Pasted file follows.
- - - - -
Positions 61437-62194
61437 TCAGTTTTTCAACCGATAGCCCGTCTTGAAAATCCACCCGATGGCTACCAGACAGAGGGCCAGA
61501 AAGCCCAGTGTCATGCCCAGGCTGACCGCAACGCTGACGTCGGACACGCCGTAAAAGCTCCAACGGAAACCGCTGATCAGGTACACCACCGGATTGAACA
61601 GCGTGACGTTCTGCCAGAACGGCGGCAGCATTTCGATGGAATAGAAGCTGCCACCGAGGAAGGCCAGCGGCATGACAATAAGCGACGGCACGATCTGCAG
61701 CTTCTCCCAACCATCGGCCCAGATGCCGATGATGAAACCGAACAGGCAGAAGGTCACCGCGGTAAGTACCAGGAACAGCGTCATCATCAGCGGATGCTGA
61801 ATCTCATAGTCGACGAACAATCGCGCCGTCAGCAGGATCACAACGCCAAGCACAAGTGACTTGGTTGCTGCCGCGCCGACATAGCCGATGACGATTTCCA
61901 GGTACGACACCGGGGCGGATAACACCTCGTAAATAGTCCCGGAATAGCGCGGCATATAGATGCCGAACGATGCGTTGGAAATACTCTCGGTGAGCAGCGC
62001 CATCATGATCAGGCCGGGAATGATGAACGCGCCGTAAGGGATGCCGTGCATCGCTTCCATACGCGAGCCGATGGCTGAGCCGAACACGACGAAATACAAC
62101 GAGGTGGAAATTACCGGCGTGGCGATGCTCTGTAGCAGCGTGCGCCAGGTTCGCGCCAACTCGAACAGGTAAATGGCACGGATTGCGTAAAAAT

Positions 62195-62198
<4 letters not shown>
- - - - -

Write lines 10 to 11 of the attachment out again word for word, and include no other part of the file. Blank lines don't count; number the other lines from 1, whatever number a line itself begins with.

Positions 62195-62198
<4 letters not shown>